Jesus says, "Follow me..." and the disciples follow. So the time comes and the way of the cross is at hand. They follow Jesus, this time to the Garden of Gethsemane. But then come soldiers, then come accusations, then come threats. Even so, Jesus does not withdraw his call to follow.
Interestingly, in the midst of this fear Peter tries to reverse things and tell Jesus to follow him. He draws his sword and cuts off the ear of the High Priest's servant. But Jesus tells Peter to put the sword away. Jesus was going to the cross and those who would follow him must do the same.
And what happens? Here the disciples stop following Jesus. Can you blame them? Who of us wouldn't have done the same? It is hard to follow someone who is going the way of pain. It is hard to follow someone who is going the way of suffering. It is hard to follow someone who is going the way of death. In fact, there may be times when, like Peter, we want Jesus to follow us.
But as he did for Peter, Jesus does for us. In the midst of our fear and hurt, in the midst of our sin and selfishness, he looks at us with eyes filled with compassion and he says "Follow me."
You see, he knows what it is like to battle temptation, experience fear, feel pain and suffer the hurt of this life. In fact, this is why Jesus says, "Follow me." For in following Jesus we are invited to follow him through the sin, the pain and the struggles of this life all the way to the empty tomb! Followers of Jesus Christ take up the cross so that we might rejoice in the power of the Resurrection. Here there is unconditional love. Here there is irreversible forgiveness. Here there is the resurrection and the life. Here there is hope!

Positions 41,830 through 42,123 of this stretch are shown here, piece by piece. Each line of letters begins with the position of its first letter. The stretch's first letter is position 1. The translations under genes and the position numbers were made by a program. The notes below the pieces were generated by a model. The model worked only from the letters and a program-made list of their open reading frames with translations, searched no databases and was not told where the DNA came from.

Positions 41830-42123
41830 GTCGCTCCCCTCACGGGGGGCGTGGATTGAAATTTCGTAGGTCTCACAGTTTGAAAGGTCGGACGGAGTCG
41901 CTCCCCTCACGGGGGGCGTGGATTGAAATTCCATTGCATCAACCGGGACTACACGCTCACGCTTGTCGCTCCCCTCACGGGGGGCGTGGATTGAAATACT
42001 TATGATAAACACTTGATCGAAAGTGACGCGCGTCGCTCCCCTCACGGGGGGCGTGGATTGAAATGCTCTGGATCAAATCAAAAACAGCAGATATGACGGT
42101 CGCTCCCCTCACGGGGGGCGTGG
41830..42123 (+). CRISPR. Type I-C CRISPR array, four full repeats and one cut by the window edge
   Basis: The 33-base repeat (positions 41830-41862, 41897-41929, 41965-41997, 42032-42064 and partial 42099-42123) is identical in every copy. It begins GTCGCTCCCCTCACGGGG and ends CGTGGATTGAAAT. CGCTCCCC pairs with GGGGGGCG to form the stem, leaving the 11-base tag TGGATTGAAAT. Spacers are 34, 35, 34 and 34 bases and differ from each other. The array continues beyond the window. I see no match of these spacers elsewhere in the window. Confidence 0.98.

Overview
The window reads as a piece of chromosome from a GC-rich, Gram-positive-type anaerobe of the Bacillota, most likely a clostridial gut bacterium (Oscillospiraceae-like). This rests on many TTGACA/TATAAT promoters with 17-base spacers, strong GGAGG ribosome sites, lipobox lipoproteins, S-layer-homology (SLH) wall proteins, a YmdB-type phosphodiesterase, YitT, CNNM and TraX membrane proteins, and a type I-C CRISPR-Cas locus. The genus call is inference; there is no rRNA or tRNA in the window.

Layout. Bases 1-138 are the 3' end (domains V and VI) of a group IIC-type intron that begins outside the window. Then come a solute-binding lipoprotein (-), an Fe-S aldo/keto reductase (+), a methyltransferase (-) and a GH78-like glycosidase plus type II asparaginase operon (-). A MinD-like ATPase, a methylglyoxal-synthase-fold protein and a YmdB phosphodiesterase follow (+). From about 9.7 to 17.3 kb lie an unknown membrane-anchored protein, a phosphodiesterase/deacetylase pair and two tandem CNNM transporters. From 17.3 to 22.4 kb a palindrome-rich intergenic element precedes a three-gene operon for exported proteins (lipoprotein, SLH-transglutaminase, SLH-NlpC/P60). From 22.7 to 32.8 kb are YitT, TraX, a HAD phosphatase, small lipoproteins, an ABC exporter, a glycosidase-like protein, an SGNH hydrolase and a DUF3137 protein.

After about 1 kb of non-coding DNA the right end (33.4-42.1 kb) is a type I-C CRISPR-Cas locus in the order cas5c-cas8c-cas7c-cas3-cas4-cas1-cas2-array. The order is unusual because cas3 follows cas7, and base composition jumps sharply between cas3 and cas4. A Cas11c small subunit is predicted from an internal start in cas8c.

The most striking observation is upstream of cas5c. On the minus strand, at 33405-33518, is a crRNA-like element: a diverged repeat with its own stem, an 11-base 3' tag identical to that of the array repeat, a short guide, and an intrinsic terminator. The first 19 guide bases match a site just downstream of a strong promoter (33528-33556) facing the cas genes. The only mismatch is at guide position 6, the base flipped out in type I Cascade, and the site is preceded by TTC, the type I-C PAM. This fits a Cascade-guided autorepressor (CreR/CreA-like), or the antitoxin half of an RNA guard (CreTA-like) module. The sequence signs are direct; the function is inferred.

To follow Jesus is to believe what he says, go where he goes, care for those for whom he cares, love those whom he loves, and live the life he gives.
Jesus says, "Follow me." At Zion Lutheran our endeavor is to follow Jesus Christ - day after day, week in and week out, year upon year. We desire to live in his love and rest in his forgiveness, and therefore to share it with others, especially those who do not know Jesus Christ. Consequently, the vision for our life together as a family of faith is grounded in the distinctive marks of being followers of Jesus Christ. Week in and week out we gather around the life giving Word and sacraments given by Christ so that we might be renewed, refreshed and resent into a world that so desperately needs the love and hope of Jesus Christ.
Our worship life (following Jesus) frames our daily life. At Zion we call it liturgical living. It is the understanding that as Christ serves us with his Word and sacraments we can, in turn, live out the life of faith as rays of light in a world of darkness. Thus liturgical living is the understanding that the liturgy is meant to be lived and not merely performed. It means we walk around having our lives shaped by the truth of God's Word expressed by the church year and the liturgy - our worship life. In short, we follow Jesus. In so doing, we receive his love and we share it with others.
In Christ's love,
Pastor Adam Gless